InterCom, a customizable weekly newsletter for language professionals, is provided by the Center for Applied Second Language Studies (CASLS) at the University of Oregon. InterCom is sponsored through a Title VI Language Resource Center grant.
Bryan Smith is Associate Professor of English at Arizona State University's Tempe campus. His research focuses on computer-assisted language learning (CALL) - specifically, the intersection of CALL and second language acquisition. He is Editor (along with Mat Schulze) of the CALICO Journal, which is an international journal devoted to research and discussion on technology and language learning.
For this month’s theme, I’d like to outline the importance of input, interaction, and output as fundamental to language learning. Few theoretical perspectives on instructed second language acquisition (SLA) would contest the facilitative effect each of these has for second language development; however, theoretical perspectives will differ on their operationalization and relative importance of each. While there are theories that argue that SLA is essentially an input-driven phenomenon (Krashen’s Monitor Model and van Patten’s Input Processing framework) as well as those that ascribe a heightened importance for output (Swain’s Output Hypothesis), most of the recent pedagogically-relevant work on learner interaction has been from what is called the Interactionist Approach to SLA, with a growing interest in studying interaction from a more socio-cultural perspective.
The interaction approach (IA) has its origins in the late 1970s and early 1980s. The IA essentially says that through input from and interaction with other speakers, language learners have opportunities to notice differences between their own output and the formulations of the target language they hear from conversational partners. They also receive corrective feedback, which both modifies the linguistic input they receive and “pushes” them to modify their output during conversation. This interaction helps draw learners’ attention to linguistic problems when they occur and may also lead learners to notice linguistic input in the absence of a problem. Interactionally modified input, refers to modifications made as needed during goal-oriented conversation and is argued to be more effective than pre-modified input, which is modified to be target-like before any learner error occurs. An example of pre-modified input might appear in a reading passage that provides simplified or glossed language for vocabulary. Some of the most commonly investigated phenomena that inform these constructs include negotiated interaction, whereby learners first have a breakdown in understanding and then regain understanding through a series of communication moves, such as recasts, which are a type of corrective feedback and learner uptake, whereby a learner appropriates the target language forms of their interlocutor in some productive way. Such constructs have also been investigated in settings where technology is used to mediate the interactions such as during synchronous chat and texting as well as asynchronous interaction, such as during e-mail or discussion board posts. Some argue that text-based interaction may make aspects of the input more salient due to the slower rate of delivery and the permanence of the message, which remains on the screen, allowing learners to re-read the input. Keep in mind that the discussion above has been from a cognitive interactionist theoretical perspective. The nature and role of input, interaction, and output are viewed differently by researchers espousing other cognitive perspectives, such as information processing and emergentist – as well as more sociocultural or Vygotskyan perspectives.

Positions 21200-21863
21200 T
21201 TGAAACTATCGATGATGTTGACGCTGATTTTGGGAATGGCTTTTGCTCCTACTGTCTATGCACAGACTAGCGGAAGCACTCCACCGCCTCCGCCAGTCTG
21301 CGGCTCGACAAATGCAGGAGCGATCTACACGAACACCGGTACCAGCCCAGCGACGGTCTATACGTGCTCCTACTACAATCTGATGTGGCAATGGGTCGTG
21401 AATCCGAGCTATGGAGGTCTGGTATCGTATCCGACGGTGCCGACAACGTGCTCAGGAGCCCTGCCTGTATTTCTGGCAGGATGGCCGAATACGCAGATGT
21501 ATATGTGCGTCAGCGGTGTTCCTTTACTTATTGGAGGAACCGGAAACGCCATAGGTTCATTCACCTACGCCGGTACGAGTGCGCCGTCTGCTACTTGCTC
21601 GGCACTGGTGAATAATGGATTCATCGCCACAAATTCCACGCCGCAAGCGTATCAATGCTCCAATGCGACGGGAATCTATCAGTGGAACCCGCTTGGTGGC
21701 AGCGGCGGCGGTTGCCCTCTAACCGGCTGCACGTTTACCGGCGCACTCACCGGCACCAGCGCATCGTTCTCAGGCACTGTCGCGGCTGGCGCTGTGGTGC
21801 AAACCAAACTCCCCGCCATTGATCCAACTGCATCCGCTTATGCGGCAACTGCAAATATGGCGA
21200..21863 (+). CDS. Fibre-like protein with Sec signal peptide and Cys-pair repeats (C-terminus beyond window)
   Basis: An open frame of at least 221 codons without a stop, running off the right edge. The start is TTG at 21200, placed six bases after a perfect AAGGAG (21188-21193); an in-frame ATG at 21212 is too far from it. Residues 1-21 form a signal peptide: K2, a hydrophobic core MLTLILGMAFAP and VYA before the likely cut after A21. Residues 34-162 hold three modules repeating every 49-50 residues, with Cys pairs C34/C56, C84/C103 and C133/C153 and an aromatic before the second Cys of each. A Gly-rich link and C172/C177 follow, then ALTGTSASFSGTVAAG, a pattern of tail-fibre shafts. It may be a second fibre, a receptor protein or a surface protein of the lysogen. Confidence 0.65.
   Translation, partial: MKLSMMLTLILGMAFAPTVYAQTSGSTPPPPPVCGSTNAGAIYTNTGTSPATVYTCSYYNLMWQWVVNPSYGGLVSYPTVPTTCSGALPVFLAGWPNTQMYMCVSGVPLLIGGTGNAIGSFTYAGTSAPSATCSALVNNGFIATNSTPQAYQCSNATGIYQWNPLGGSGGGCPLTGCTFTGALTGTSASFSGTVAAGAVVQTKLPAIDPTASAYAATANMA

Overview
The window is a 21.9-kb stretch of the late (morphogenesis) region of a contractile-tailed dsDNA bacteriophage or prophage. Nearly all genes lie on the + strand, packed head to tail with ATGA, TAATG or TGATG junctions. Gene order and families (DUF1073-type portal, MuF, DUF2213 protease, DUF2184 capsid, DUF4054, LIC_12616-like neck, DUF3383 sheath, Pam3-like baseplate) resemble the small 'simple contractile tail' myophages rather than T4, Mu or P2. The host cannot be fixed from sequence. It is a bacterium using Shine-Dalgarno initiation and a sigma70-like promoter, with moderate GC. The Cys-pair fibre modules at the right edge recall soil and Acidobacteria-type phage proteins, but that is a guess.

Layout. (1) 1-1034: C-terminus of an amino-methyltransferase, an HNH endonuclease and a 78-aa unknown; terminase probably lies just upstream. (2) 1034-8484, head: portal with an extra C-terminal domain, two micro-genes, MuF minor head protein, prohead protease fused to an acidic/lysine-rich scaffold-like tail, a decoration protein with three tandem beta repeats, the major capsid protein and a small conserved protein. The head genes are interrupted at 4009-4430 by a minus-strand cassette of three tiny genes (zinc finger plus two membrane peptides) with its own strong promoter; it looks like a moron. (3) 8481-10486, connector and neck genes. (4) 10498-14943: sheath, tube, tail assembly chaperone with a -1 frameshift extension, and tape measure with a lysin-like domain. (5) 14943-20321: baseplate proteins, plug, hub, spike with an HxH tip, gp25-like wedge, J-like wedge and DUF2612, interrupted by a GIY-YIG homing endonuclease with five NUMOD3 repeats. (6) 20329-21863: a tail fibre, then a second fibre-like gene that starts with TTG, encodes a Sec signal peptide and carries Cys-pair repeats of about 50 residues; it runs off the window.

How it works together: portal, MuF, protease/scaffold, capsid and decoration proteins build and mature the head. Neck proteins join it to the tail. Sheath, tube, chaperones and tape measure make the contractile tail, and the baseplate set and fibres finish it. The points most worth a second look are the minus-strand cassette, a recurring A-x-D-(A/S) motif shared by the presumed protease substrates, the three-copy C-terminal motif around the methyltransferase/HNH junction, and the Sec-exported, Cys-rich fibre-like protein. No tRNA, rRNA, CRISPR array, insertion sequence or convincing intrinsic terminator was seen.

This activity has students reading the same reading from two different perspectives and highlighting key information that would be relevant to each perspective. Then, they give a speech to convince their family where to take a family trip, catering their information to each member’s interests. After watching the speeches, students write a list of pros and cons from the perspective of the different family members.
Objectives: Students will be able to...
Modes: Interpretive Reading, Presentational Speaking, Interpretive Listening
1.Introduce the topic, perhaps by saying you’re thinking about traveling somewhere so you are doing some research about the place and the things you can do there. Then mention that you friend is going too, but you have different interests, so you are interested in doing different things while you are there. Give students the handout.
2. Pass out (or have students read online) the reading, “Top 10 Reasons to Visit Portland, Oregon.” What any one person finds interesting will vary based on their interests. Have the students imagine first they are vegan hikers who want to visit Portland. As they read, they should highlight the things that would be interesting to this person.
3.Once they’ve read and highlighted, then have them go back and re-read the article from the perspective of a hipster who doesn’t like addictive substances (like alcohol and caffeine). They should highlight the things that would be interesting to this person in a different color than the one before.
4.Afterwards, let students check their work with the answer key. Discuss the answers as a class as needed.